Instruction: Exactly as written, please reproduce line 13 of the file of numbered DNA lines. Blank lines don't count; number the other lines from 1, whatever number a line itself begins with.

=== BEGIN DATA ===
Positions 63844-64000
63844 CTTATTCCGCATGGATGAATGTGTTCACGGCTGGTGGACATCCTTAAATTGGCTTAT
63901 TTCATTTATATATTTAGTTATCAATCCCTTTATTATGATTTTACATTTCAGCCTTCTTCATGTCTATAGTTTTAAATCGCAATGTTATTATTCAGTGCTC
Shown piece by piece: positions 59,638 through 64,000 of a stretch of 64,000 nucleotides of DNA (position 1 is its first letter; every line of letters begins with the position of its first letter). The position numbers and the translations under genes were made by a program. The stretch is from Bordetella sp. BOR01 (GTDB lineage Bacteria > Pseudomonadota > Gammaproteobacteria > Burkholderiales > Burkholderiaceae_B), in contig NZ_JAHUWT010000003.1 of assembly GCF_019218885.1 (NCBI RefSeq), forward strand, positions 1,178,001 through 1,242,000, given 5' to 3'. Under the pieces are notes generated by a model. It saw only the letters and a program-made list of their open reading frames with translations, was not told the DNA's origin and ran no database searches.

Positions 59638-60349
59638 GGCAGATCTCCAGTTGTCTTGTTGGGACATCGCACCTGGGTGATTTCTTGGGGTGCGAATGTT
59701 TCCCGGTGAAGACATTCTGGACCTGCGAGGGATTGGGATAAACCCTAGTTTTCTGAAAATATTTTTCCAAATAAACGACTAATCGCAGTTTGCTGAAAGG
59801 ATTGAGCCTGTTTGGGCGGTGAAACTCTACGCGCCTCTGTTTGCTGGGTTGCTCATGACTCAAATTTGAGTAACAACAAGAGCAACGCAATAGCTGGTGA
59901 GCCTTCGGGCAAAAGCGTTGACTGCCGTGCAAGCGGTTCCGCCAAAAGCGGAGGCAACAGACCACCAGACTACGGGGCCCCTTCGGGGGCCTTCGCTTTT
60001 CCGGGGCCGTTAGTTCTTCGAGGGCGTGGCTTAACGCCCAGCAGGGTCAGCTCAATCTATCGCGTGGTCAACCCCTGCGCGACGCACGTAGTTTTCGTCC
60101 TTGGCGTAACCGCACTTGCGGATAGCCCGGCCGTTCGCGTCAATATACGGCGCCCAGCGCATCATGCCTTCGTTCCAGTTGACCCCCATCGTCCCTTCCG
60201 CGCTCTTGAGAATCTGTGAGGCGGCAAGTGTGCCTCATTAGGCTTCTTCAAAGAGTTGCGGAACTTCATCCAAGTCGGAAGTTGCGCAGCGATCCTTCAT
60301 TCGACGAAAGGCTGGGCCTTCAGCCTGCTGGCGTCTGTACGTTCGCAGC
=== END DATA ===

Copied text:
60301 TCGACGAAAGGCTGGGCCTTCAGCCTGCTGGCGTCTGTACGTTCGCAGC